Textual interpretation today is more often seen as the problem of constructing a useable meaning (not "the correct" meaning) by some practices which are arguably legitimate in the community. If you can get the usefulness of your meaning recognized, you then have a warrant even for non-canonical reading practices. Were the author to show up and state his or her "original" intention, we would add it to the list of available meanings of the text, not cross off all the other interesting interpretations. We would probably also interrogate the author to discover if perhaps s/he may have had more than one meaning in mind at the time of composition, and even ask again year by year if, living now in our time and culture, s/he did not find still other useful meanings to add to our list. As an author myself, I find it often takes but a few days, or having read a new book meanwhile, to go back and make a different reading of my own earlier notes or draft.
Authorial intentions today are regarded neither as monolithic (we are multiplex Selves who make multi-layered meanings) nor as stable (who can reconstruct with certainty the meaning we meant a month ago?), certainly they are not privileged -- except in certain genres for purely practical purposes, such as when transacting with a speaker or writer directly.
Perhaps this special case shows us the origin of the intentional fallacy in interpretation, as we can now call it. If I ask a waiter for some dish on the menu and he brings the wrong one, my interpretation of the meaning of my request should be privileged, though it may still have to be affirmed by the testimony of witnesses and an appeal to power. This privilege is part of the (idealized) norms of this interactional genre in my community. This special case, however, gives no warrant for extending the privileging of authorial intention to all genres and all uses of texts and language.
Interpretation, making meaning with text, is a matter of contextualization: we must always make sense of this text in the context of some other texts. We connect these texts through particular kinds of relations we construe among their patterns of thematic, attitudinal, and organizational meanings. We understand the ideas, attitudes, and unities of this text because we are familiar with similar or contrasting ideas, attitudes, and patternings in other texts. This goes on equally in spoken and written discourse, varying in its details more by register and genre than according to medium as such. Interpretation in this model is selective contextualization, and it is the reading practices of a community, far more than any feature of the text-on-paper, which specify acceptable meanings.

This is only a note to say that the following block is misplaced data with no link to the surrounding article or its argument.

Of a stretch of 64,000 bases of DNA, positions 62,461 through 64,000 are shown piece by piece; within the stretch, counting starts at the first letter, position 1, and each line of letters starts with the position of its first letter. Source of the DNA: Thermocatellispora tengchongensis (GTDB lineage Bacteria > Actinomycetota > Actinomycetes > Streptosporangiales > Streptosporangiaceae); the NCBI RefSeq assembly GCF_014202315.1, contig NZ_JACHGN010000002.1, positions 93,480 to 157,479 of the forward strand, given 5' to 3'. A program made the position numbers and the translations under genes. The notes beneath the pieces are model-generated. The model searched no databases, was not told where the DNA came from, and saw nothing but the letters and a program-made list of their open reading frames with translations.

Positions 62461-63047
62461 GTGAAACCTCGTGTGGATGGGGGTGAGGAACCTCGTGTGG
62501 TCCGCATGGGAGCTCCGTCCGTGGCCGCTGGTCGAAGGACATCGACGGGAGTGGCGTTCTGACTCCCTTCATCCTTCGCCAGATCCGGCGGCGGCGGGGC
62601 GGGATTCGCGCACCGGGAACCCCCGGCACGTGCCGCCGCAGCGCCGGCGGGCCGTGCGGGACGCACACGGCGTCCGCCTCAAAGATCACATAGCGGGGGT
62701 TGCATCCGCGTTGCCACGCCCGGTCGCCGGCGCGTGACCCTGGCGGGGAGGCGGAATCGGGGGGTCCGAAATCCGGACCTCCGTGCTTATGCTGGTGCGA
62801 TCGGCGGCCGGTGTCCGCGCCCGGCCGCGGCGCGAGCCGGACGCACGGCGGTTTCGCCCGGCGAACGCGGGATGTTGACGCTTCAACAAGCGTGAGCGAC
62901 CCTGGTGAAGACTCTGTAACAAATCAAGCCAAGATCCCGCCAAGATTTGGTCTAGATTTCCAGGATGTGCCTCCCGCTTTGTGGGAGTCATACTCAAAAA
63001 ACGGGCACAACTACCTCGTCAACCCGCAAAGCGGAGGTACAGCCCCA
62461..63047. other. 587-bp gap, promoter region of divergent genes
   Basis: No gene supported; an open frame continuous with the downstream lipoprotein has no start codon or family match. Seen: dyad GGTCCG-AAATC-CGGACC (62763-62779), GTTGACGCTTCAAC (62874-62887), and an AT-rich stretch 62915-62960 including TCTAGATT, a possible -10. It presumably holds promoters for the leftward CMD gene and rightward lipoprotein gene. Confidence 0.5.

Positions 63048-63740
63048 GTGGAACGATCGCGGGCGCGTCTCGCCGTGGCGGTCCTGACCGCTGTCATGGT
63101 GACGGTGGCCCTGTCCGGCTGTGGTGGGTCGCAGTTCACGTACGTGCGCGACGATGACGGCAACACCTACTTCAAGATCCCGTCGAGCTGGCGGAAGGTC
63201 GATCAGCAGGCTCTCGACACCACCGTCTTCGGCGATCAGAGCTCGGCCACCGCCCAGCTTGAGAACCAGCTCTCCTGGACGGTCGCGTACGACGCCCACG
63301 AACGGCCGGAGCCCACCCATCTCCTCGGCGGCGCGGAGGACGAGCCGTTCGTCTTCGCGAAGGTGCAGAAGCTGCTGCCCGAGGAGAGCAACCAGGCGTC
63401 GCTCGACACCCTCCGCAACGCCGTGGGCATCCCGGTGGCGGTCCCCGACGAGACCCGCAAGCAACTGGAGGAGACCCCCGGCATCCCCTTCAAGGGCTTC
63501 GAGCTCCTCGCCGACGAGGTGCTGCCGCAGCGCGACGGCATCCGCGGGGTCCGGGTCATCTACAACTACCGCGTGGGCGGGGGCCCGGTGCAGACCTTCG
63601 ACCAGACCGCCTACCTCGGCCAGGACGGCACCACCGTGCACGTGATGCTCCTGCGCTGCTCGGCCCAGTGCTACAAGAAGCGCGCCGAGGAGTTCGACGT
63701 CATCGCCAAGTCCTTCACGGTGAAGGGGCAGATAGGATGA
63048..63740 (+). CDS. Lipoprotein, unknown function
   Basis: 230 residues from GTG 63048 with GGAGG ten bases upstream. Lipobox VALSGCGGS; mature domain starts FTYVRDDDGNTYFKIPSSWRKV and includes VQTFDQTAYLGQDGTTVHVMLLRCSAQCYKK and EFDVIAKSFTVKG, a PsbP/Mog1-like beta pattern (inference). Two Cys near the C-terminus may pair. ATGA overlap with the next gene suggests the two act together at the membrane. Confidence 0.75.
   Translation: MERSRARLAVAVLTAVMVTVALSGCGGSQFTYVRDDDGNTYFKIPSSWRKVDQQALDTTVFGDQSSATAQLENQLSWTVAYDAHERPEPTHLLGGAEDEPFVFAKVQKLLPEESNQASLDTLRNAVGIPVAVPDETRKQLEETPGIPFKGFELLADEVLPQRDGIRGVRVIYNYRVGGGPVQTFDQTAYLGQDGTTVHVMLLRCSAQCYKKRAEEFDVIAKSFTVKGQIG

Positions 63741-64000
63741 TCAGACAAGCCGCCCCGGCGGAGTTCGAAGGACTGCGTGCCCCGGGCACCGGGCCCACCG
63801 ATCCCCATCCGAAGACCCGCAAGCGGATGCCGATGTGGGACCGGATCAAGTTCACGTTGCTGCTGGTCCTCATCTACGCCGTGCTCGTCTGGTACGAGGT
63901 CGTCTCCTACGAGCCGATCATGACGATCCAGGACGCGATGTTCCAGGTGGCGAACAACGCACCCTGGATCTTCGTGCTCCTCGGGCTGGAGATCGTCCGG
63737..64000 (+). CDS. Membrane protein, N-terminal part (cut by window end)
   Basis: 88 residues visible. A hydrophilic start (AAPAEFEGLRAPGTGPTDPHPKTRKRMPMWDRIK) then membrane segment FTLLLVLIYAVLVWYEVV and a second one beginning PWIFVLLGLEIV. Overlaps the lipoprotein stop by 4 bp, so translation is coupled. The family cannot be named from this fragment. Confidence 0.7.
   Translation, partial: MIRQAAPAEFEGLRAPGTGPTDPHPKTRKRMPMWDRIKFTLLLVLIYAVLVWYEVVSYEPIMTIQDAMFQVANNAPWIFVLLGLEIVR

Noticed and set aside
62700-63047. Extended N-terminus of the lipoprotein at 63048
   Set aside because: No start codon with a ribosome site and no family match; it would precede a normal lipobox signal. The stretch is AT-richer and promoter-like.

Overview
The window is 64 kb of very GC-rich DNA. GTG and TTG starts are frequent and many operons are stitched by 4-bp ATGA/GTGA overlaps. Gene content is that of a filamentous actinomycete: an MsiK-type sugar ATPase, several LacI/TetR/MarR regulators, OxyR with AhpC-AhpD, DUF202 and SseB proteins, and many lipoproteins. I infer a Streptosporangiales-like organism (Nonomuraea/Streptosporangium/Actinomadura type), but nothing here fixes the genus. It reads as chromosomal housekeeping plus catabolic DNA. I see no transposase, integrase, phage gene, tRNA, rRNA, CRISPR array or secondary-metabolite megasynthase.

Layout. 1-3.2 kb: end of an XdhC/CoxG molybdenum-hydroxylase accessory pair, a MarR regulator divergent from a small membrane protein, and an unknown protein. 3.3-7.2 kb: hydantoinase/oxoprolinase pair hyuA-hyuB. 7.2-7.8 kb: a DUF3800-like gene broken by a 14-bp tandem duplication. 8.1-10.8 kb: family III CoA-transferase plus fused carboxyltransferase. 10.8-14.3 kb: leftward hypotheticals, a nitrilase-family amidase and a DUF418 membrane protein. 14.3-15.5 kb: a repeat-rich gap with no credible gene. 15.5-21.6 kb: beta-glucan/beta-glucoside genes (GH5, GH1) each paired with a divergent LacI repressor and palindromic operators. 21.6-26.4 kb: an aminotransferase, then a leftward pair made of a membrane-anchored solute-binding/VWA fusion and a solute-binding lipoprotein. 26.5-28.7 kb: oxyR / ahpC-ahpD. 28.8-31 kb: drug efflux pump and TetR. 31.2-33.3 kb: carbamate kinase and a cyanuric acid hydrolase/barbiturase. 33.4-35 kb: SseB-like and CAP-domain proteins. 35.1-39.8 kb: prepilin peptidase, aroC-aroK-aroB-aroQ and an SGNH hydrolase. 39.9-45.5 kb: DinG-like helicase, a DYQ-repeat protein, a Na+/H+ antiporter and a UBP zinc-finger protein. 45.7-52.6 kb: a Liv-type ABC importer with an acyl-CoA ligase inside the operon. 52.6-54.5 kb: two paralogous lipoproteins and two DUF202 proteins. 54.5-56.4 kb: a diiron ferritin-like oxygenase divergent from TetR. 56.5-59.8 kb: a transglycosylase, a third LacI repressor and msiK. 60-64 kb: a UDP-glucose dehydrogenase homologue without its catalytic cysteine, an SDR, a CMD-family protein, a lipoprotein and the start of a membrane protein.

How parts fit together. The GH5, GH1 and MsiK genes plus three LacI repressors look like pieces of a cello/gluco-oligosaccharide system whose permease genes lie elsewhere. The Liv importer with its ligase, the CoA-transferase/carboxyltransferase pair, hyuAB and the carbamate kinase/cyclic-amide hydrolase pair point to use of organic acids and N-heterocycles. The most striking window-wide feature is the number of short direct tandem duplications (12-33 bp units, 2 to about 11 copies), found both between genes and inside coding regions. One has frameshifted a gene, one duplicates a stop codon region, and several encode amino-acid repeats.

Olson never considers why no culture seems to have evolved a script that represents intonation or speech-act force directly; at least none seem to have gone beyond devices like the question mark. One reason might be that it is not necessary; that the plethora of redundant codings of social-orientational meaning by other means is good enough, in the discourse context, to do the job. Is it not strange that no script has a symbol for jokingness or ironic intention? The emoticons used by some communities on the Internet are such a notation, and in brief communications in quasi-conversational registers and genres they seem called for sometimes. But literary writers seem to have managed quite well without them; in context we can generally tell, when we are meant to be able to, whether a written line is to be taken as said with a smile or not.